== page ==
event_horizon_gravity_driveI’ve been fiddling on and off with this thing for ages now. It started off as a simple supplement for DCC, but I quickly realized this was not the best way to accomplish my goals for it. Then I built a system from scratch. And scratched it because it didn’t feel right for 70’s sci-fi.

And now I’m back to wondering if it wouldn’t work best as a digital TTRPG and how the might change the design. I love the idea of the game, but as with BoHM, I don’t just want to crap out another RPG. I want to make something that adds to the industry in a significantly different way, and truly inspires people to play it, like DCC. It’s simpler than BoHM, rules wise, and like the original D&D, there is no specific setting, just thematic tools for creating your own, so it might be the best game for introducing the DTTRPG concept.

The potential for expansion through in-app purchases are practically infinite, it would (again) reach a whole new audience and the costs would (again) be minimal, so I think it would be worth doing a small demo of the app to generate Kickstarter interest and that is the plan for now.

That’s My Year Full, Then

Those are my product plans for 2015, but no plan survives contact with the enemy (the enemy in this case being not fully employed and constantly scrambling to make ends meet), so there are no guarantees that even half of it will materialize. But I design games. It is not what I do, it is who I am. I could no sooner stop doing this than stop breathing, so I will continue to plug away at my projects until they are done and out the door, regardless of my situation. Expect to see at least one or two cool things from Jabberwocky in 2015…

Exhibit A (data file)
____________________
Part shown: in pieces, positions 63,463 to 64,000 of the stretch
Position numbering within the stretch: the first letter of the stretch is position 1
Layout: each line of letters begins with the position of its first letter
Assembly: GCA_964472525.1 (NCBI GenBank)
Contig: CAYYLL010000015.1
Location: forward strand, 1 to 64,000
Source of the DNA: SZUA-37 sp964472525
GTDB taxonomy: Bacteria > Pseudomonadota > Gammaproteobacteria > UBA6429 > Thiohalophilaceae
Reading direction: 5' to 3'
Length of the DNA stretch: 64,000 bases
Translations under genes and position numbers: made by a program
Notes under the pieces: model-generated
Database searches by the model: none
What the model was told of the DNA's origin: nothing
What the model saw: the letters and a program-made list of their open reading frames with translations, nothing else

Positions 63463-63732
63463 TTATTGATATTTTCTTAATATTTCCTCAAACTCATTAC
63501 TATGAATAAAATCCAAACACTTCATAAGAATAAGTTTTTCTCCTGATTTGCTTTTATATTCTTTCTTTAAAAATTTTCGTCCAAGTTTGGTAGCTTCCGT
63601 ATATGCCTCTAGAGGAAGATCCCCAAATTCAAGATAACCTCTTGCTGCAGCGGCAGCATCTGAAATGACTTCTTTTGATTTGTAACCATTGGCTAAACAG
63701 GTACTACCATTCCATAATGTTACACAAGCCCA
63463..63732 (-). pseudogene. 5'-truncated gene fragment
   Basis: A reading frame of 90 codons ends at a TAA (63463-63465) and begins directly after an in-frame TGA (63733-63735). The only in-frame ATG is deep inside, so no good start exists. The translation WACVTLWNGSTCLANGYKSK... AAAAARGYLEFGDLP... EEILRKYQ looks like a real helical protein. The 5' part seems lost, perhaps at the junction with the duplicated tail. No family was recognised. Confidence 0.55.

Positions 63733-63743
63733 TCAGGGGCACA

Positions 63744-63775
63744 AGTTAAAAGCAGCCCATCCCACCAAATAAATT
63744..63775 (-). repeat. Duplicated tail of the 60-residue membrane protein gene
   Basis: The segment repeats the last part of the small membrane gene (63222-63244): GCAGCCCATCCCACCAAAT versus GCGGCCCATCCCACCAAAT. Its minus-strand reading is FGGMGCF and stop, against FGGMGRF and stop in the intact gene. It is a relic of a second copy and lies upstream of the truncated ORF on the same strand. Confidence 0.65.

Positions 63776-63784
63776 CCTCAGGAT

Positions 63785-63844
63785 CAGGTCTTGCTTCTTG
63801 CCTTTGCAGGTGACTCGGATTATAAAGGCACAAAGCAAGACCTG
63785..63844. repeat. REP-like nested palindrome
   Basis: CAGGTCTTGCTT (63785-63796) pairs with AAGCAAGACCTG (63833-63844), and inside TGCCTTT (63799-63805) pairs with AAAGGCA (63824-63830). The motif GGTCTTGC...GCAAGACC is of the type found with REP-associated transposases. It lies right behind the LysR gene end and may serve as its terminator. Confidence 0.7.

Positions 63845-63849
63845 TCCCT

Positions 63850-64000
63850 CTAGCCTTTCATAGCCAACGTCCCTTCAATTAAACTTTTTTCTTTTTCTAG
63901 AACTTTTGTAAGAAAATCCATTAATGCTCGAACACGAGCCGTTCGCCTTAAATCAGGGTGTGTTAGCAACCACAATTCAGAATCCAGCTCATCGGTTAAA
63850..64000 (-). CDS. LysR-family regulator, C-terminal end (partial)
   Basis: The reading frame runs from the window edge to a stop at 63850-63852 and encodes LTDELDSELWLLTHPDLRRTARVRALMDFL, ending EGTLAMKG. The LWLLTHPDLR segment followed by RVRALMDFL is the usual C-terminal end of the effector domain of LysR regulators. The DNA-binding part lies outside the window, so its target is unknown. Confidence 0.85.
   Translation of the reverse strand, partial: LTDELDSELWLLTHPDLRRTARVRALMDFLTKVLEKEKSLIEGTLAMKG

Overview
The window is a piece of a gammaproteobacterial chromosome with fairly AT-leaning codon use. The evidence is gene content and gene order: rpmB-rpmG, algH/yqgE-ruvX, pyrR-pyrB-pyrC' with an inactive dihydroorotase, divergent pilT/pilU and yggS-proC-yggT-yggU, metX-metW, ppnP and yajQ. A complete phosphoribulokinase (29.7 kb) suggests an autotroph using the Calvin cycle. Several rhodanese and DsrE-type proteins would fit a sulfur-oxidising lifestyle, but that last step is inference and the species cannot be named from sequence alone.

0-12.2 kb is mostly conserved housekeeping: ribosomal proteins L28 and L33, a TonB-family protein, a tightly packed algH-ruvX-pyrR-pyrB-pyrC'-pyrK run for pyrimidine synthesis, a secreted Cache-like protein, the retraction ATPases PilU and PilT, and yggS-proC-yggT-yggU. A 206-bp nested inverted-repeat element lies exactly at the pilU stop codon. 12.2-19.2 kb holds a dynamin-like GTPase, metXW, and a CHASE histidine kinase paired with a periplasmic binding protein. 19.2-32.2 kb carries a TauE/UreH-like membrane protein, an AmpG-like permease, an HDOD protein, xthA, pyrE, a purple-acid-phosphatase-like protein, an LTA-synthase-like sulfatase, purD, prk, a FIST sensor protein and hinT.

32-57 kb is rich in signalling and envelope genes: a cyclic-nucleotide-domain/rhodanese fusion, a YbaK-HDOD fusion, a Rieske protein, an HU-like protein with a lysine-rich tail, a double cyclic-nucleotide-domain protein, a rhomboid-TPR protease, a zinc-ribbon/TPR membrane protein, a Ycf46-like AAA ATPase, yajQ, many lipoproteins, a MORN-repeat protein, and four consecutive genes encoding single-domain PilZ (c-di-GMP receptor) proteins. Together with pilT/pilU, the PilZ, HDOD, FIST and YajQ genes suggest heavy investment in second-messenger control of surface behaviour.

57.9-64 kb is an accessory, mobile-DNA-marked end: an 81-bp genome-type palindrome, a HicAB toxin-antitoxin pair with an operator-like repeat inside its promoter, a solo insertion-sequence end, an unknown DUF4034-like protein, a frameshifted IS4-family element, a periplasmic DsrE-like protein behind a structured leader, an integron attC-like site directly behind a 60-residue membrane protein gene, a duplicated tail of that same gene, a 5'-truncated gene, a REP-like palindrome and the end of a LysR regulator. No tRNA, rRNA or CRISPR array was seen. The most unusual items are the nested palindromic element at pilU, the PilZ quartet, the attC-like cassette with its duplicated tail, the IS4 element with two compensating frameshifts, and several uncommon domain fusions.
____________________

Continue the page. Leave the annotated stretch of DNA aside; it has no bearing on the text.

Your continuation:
VOID Update July 10th, 2014…

Dan_DYT3So I promised an update on the various projects on the block and I thought I’d start with one folks have asked me about recently: VOID (Vanguard Operations in Interminate Darkness), formerly known as Void Hunters (which I found was already taken by a computer game, unfortunately).